This is part 2 in Cherwell’s multi-part series of reported pieces on the personalities and stories behind the nuclear fusion revolution happening in Oxford. Part 1 can be read here.
With a snap of its oversized claw, the tiny pistol shrimp, which has an average body length of between 3 and 5 centimetres, fires off a savage shockwave of bubbles at a volume that rivals the clicks of a sperm whale, three-hundred and twenty times its size.
As Nicholas Hawker – a then-DPhil candidate in Oxford’s Department of Engineering – researched these small but mighty creatures and their perplexing shockwaves, a wild idea sprung up. The pistol shrimp’s ability to create such a powerful shockwave, despite its small size, might mean that it is possible to utilise focused shockwaves to trigger the conditions for nuclear fusion, the process that powers the sun.
As an energy source, nuclear fusion produces no carbon emissions and a very small amount of fuel could theoretically power a house for hundreds, if not thousands, of years. It could be the closest thing to a silver bullet in the global quest to transition away from fossil fuels. Yet, fusion remains prohibitively expensive and currently consumes more energy than it produces, making it commercially unviable for the near-term.
With his creative application of pistol shrimp research, Hawker may have found in the oceans an answer to a vexing problem that nuclear fusion scientists had searched for in outer space stars. Projectile fusion was an unexplored approach that could crack the code to make fusion viable within the next ten to thirty years.
In April, First Light Fusion successfully combined atomic nuclei through projectile fusion, demonstrating an exciting proof-of-concept in the race for commercially viable fusion. Cherwell interviewed a representative from First Light Fusion to share its decade-long origin story, from the labs of the University of Oxford to the forefront of scientific breakthroughs today.
Before they launched the startup, Hawker and his DPhil supervisor, Professor Yiannis Ventikos (now at University College London), put out an advertisement for a fourth-year project student. At Oxford, engineers in the fourth year of their degree spend half a year working on an independent project as part of their transition from undergraduate to postgraduate studies. Hawker and Ventikos hoped to tap into the raw talent and ambition of these young scholars.
The pair put in a request for a student with a very high knowledge of C++ programming and incredibly niche proficiencies within engineering. The daunting descriptions of expectations and tasks sent shivers down the spines of engineering students anxious to pass their degree. No one applied.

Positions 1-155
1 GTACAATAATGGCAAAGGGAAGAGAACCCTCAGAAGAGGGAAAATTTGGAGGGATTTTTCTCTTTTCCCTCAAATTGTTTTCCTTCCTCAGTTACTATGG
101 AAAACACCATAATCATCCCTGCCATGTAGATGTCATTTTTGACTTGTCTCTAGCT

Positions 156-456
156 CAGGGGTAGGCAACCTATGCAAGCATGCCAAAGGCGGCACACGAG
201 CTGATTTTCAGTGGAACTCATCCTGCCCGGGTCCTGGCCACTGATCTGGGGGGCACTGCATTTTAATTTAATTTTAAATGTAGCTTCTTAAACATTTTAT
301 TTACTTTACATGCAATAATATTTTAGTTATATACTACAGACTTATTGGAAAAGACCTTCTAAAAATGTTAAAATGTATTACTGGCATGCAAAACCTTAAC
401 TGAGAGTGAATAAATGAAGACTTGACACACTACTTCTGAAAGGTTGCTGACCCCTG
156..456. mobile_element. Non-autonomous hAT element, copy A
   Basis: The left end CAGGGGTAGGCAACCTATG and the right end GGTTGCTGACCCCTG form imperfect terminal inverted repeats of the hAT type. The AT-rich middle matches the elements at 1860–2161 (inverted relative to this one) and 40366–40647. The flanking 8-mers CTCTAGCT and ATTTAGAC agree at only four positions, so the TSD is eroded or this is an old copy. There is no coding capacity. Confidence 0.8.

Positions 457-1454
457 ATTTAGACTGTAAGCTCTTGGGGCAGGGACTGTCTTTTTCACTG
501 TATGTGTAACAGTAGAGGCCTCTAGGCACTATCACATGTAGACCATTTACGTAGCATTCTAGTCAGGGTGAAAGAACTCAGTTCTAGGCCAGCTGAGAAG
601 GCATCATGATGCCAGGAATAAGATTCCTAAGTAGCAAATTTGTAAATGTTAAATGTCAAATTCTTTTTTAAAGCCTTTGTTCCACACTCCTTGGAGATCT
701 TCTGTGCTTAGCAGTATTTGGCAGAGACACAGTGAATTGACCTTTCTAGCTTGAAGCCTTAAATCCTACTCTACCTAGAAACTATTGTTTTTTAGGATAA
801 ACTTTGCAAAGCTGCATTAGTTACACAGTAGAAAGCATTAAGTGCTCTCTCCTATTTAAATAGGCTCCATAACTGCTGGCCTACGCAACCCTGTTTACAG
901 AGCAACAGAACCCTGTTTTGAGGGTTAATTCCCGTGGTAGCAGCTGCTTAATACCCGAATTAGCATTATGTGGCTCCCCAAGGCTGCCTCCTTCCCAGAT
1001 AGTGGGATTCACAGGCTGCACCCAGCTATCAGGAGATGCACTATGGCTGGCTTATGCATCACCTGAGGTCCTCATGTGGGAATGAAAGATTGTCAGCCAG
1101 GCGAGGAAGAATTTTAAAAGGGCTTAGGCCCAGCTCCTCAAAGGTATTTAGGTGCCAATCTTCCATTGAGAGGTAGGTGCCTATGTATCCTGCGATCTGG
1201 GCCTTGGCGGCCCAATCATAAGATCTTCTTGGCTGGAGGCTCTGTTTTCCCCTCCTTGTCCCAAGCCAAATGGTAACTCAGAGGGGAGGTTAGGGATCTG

Dr. Matthew Betney, who now runs the target design team at First Light Fusion, answered their call in 2010. But it took some persuading.
“I saw the advertisement, and I said to myself that this looks terrible and that I will not apply for this” Betney told Cherwell.
Sometime later, Betney found himself in a meeting with Dr. Ventikos, who reassured him that he need not worry about what was written on the advert and that he should take the plunge. “It wound up working out really well, and towards the end of that year, I got wind of the fact that Nick and Yiannis were considering spinning this task out into a fusion research startup,” said Betney. That startup is now First Light Fusion.
“I decided I really wanted to be involved in this project, but I was not planning to join as an employee straight away,” he added, “It was a hyper risky startup with just two people and no one knew if it’d last 6 months, much less over 10 years.”
Today, the conversation around fusion has certainly shifted from earlier uncertainty to greater optimism. “I am very positive about the future of fusion,” Betney told Cherwell.
“I know that our technology is good. We have a good program to get to where we want to be. Fusion technology all around the world is really progressing. A lot of other research companies and projects are getting really interesting results,” he added.
Instead of superheating reactants within a strong magnetic field, First Light Fusion aims to fire a salvo of small copper projectiles at hypersonic speed into a tiny capsule, thereby transferring energy from each shot into a coolant. They hope to demonstrate energy “gain,” wherein the process will generate more energy than it consumes, within the decade.
And with so many of the fusion efforts centred in and around the University of Oxford, First Light Fusion is part of a burgeoning community of researchers and startups.
“It is amazing that so many startups are being started here in Oxfordshire, such as Tokamak Energy right beside us, which also works on fusion,” said Betney.
“With all of this around us, I would say to Oxford students: take up exciting opportunities. If you want to work at the cutting edge of science and research, going into new areas, believe in yourself. These problems are really interesting!” Betney added.
Image credit: First Light Fusion